The forum will start at 10:30 AM EDT on Friday, July 8th. If you can’t watch it in person, the event will be televised through Heritage’s web site. I’m looking forward to not just speaking at such a prestigious venue, but meeting Jim and Daniel and the people who will attend both the symposium and the lunch afterwards. (Fortunately for bloggers everywhere, I don’t believe they’ll be televising me eating lunch.) If you catch the speech, I hope to hear from you to get your feedback.
And if you’re in DC, I’d like to plan a get-together, probably Thursday night, as a blogger get-together in the area somewhere. I have already received several e-mails from area bloggers; in the next few days, we’ll finalize something fun.

Bush Speech: Live Blog

7:00 – The audience is coming to attention as Bush walks across the stage. He looks a bit nervous but as soon as he got to the podium, he looks happy to face this audience.
7:03 – He underscores Iraq as one phase of the overall war on terror, vowing that terrorists will not chase us from the battle with a couple of blows.
7:06 – It appears to me that the soldiers at Fort Bragg have orders not to react. Bush has not paused much in his delivery, as he normally would if he expected applause or cheers, such as a stump speech. His pace, therefore, is better than normal.
7:10 – He will not allow defeat on his watch — nice touch.
7:11 – Notes that only a year ago, Iraqi sovereignty was restored. Notes that progress has been uneven but has kept moving forward. Int’l orgs and nations have pledged $34 billion for reconstruction. Security forces has 160,000 men trained and equipped, and have led a major operation to clear out terrorists from Baghdad. Eight million people voted in the elections. None of this should be news to Americans, but the reminder is what is needed.
7:14 – The strategy has a political track and a military track. Broad outlines of the plan as it has existed all along.
7:16 – Bush stresses the international components of the coalition, underscoring the dozens of nations participating in the war.
7:17 – Three new tactics: partnering coalition units with Iraqi units, working with new Iraqi intelligence service, working closely with the Iraqi ministries on stabilization.
7:18 – “We’ve learned that Iraqis are courageous.”
7:20 – Good explanation, again in broad strokes, why timelines and exit strategies only work for retreats. “It sends the wrong message to the Iraqi people” — well, yeah. It reminds them of 1991, primarily.
7:21 – Also a good point about sending more troops. If we continue to escalate our numbers, it starts looking like a permanent occupation — and it will discourage the Iraqis from standing up for themselves.
7:23 – Eliminate the environments that create the “ideology of murder”, a good way to avoid the mention of Islam in any negative connotation, yet still remain accurate.
7:24 – “The terrorists do not understand America” … They understand some Americans, however.
7:25 – “We fight in Iraq because the terrorists want to kill Americans, and Iraq is where they have made their stand.”
7:27 – Find a way to thank the military – check this site.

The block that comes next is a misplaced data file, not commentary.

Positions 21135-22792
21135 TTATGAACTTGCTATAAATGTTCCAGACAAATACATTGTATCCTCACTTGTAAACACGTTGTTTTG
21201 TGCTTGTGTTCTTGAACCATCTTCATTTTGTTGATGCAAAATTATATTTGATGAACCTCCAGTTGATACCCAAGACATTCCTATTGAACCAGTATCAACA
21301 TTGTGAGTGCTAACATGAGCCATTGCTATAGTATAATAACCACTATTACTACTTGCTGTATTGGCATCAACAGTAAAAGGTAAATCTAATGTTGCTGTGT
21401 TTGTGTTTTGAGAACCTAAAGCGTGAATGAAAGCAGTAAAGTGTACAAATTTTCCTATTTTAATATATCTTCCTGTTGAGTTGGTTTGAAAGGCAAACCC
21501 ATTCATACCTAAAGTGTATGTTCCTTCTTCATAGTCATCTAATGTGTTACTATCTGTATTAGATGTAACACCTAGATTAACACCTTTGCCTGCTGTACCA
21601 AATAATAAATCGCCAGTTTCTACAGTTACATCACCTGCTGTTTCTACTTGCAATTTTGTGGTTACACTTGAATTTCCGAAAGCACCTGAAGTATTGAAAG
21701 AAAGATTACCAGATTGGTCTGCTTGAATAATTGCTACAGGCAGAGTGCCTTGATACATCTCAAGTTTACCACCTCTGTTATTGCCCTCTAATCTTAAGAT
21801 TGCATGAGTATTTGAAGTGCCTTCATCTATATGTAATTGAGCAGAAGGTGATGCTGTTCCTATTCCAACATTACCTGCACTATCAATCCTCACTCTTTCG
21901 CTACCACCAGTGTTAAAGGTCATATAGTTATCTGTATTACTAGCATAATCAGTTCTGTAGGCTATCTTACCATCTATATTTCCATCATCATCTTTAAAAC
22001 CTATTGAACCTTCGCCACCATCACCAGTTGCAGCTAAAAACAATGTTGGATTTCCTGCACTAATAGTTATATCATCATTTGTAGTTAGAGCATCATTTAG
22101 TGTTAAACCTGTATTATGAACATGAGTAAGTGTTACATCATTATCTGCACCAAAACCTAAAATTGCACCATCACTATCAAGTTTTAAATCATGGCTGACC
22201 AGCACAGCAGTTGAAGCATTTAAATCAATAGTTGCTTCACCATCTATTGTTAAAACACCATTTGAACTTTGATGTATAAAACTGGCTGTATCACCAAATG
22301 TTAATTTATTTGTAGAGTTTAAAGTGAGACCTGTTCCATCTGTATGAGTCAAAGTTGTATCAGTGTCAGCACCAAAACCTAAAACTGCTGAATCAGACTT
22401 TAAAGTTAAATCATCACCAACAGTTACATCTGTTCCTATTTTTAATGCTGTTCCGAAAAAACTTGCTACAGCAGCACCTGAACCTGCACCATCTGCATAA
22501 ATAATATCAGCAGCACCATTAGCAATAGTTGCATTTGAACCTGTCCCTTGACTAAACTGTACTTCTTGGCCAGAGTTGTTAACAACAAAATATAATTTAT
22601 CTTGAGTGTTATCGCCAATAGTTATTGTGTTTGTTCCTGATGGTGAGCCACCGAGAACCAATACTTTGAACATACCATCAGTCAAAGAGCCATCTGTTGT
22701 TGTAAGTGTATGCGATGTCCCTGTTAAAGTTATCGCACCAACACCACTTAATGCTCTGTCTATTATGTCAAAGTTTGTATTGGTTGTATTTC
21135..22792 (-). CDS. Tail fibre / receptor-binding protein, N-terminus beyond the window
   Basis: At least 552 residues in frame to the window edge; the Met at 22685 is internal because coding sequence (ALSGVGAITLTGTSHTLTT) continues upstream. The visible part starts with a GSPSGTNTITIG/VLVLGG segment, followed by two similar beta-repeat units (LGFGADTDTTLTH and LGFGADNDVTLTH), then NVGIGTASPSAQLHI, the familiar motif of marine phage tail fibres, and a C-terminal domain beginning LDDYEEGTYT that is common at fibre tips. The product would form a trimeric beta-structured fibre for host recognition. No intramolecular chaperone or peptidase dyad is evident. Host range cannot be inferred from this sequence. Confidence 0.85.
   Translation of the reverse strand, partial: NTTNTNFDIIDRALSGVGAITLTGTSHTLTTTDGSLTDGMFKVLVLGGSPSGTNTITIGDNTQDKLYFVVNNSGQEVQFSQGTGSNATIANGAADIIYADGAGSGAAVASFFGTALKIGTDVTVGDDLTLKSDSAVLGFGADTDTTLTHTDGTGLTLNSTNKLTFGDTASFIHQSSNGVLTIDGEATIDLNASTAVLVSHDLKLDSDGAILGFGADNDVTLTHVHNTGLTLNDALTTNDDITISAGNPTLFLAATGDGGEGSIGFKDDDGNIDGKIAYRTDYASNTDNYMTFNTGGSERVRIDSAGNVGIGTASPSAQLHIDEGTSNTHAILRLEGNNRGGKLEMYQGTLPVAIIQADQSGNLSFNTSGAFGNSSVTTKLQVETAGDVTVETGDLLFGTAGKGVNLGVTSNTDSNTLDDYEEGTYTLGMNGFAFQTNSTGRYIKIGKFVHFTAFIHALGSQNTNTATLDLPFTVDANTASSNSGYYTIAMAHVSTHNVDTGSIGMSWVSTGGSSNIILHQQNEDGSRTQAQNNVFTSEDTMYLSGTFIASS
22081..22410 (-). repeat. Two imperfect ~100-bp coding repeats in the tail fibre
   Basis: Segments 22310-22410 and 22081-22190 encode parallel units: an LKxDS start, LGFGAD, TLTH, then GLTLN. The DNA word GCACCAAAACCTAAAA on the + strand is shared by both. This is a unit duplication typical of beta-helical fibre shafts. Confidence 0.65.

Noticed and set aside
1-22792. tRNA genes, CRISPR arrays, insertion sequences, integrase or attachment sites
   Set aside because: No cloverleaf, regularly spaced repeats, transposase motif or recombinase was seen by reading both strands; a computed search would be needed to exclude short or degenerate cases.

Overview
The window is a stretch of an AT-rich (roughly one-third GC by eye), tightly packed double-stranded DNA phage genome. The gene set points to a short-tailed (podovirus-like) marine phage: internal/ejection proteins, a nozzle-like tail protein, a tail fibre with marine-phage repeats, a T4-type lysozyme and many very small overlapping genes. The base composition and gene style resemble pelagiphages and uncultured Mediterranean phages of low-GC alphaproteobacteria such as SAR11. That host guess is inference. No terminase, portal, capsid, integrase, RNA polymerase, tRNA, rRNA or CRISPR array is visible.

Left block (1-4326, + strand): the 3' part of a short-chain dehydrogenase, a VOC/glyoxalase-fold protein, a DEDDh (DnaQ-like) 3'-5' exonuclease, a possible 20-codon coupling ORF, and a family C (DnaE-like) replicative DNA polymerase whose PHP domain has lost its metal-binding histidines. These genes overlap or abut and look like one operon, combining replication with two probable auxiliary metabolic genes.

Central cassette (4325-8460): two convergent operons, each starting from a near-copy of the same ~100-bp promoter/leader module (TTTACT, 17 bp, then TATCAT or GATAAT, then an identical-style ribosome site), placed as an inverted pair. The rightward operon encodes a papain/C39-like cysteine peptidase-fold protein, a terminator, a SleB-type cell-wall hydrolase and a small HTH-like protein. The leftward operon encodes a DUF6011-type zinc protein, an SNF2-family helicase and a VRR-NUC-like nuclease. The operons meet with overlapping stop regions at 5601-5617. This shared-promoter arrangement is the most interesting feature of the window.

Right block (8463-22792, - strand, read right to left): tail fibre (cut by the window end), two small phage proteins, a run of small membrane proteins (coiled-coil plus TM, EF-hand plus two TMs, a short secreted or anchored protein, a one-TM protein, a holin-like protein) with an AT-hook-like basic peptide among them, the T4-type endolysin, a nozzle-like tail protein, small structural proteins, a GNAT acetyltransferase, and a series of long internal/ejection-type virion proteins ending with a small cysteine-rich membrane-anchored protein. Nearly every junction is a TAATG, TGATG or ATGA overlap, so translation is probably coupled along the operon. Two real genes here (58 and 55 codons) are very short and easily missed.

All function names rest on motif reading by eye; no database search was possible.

7:30 – A good finish to the speech; it looks like he started to choke up when he talked about the high calling of a military career. He spoke for almost exactly 30 minutes, giving a good presentation.
I wish he had given more specifics about the reconstruction — as Beam suggests in the comments, how many schools we’ve rebuilt, how much electricity restored, and so on. He had an opportunity to talk above the heads of the media filters here, and it’s a shame he missed it. Nevertheless, he didn’t sugar coat the issues on the ground and he talked about the necessity of seeing it through.
7:35 – Mort Kondracke on Fox thinks it’s one of the best speeches on the war that Bush has given. He calls it rich in content; I agree.
7:37 – Mara Liasson (NPR) also gives it good marks, and points out that this isn’t a make-or-break moment for Bush, but simply time for him to address the nation on this issue.
7:39 – Brit Hume asks John Warner about the so-called flypaper strategy, and Warner lashes out at quagmire talk.
7:43 – Added link above to MoveOnPAC’s astroturfing site for people who can’t write their own letters to newspaper editors.
7:46 – General Wesley Clark now on Fox … He gives Bush credit for addressing the strategic issues, but faults him for not addressing some of the specifics of bombing rates. He worries that we’re creating terrorists — if we weren’t in Iraq, we wouldn’t have the number of terrorists we have now. In one breath, he says that terrorists can’t get to the Americans in Afghanistan because we’re hard to get to, and then he says we should send more troops to Afghanistan. As always, Clark is mostly incoherent on this point.
7:52 – At least Clark refuses to drink the “exit strategy” Kool-Aid, but he wants the Bush administration to give Americans the statistics on bombings and attacks in the future. Don’t we get plenty of that from the media already? Has anyone missed that data?
7:58 – Carl Cameron says the 82nd Airborne left the auditorium “very enthusiastic”. The Fox gang emphasizes that more engagement from the President on the war with the nation is needed — and I agree. Glenn Reynolds thinks that this speech indicates more will follow, and I hope he’s correct. And thanks for the link, Glenn.